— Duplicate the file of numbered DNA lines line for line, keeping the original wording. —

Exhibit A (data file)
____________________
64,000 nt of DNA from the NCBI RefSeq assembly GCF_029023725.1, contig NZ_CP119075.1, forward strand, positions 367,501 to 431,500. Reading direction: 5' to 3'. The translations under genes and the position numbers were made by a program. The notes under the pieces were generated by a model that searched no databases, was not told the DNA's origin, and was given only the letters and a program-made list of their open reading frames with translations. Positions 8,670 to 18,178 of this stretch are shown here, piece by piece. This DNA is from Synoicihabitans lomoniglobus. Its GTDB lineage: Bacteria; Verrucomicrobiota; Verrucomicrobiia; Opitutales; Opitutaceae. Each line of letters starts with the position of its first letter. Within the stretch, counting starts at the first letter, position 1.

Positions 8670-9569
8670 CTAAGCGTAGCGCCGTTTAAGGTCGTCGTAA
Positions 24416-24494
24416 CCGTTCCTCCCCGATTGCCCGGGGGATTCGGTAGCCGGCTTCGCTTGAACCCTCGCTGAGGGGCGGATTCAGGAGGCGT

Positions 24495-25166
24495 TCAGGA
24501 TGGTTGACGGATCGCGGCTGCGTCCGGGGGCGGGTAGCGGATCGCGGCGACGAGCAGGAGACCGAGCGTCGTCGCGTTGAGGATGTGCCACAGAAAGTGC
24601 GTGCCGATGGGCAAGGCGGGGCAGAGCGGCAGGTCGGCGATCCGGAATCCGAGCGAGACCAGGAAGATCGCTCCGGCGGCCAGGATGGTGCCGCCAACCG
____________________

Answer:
64,000 nt of DNA from the NCBI RefSeq assembly GCF_029023725.1, contig NZ_CP119075.1, forward strand, positions 367,501 to 431,500. Reading direction: 5' to 3'. The translations under genes and the position numbers were made by a program. The notes under the pieces were generated by a model that searched no databases, was not told the DNA's origin, and was given only the letters and a program-made list of their open reading frames with translations. Positions 8,670 to 18,178 of this stretch are shown here, piece by piece. This DNA is from Synoicihabitans lomoniglobus. Its GTDB lineage: Bacteria; Verrucomicrobiota; Verrucomicrobiia; Opitutales; Opitutaceae. Each line of letters starts with the position of its first letter. Within the stretch, counting starts at the first letter, position 1.

Positions 8670-9569
8670 CTAAGCGTAGCGCCGTTTAAGGTCGTCGTAA
Positions 24416-24494
24416 CCGTTCCTCCCCGATTGCCCGGGGGATTCGGTAGCCGGCTTCGCTTGAACCCTCGCTGAGGGGCGGATTCAGGAGGCGT

Positions 24495-25166
24495 TCAGGA
24501 TGGTTGACGGATCGCGGCTGCGTCCGGGGGCGGGTAGCGGATCGCGGCGACGAGCAGGAGACCGAGCGTCGTCGCGTTGAGGATGTGCCACAGAAAGTGC
24601 GTGCCGATGGGCAAGGCGGGGCAGAGCGGCAGGTCGGCGATCCGGAATCCGAGCGAGACCAGGAAGATCGCTCCGGCGGCCAGGATGGTGCCGCCAACCG